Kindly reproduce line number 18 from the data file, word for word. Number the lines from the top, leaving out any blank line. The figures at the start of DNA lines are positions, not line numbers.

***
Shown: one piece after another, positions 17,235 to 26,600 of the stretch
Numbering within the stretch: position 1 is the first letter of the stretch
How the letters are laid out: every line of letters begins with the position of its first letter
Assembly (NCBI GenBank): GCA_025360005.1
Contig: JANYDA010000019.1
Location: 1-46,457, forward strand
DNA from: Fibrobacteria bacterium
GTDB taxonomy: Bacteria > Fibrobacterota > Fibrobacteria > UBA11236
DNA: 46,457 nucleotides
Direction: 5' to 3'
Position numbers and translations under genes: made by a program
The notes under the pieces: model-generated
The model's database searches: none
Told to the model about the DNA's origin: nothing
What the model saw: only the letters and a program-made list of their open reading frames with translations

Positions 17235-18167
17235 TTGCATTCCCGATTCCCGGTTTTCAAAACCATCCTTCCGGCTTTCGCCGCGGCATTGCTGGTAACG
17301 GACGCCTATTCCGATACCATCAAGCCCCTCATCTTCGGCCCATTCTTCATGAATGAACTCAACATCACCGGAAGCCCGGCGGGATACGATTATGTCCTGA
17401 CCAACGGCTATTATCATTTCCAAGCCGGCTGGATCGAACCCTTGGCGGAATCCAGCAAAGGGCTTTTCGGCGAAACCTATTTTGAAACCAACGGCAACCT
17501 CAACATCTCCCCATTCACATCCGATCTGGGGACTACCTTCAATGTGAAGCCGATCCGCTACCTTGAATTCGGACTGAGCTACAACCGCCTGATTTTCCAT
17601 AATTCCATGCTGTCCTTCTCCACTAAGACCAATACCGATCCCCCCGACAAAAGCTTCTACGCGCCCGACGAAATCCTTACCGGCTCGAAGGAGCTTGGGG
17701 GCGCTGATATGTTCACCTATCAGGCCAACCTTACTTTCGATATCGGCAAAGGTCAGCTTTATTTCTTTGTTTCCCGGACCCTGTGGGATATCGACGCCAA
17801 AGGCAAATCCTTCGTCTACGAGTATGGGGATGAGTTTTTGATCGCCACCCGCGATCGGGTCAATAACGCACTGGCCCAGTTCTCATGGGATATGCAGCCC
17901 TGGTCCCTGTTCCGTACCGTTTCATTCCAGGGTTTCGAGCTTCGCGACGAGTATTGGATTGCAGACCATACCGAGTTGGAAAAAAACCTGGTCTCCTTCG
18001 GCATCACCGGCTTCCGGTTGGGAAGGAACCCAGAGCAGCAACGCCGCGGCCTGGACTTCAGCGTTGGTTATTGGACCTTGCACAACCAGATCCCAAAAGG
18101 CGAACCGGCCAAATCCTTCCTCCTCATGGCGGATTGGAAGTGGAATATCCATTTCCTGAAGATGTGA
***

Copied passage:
17301 GACGCCTATTCCGATACCATCAAGCCCCTCATCTTCGGCCCATTCTTCATGAATGAACTCAACATCACCGGAAGCCCGGCGGGATACGATTATGTCCTGA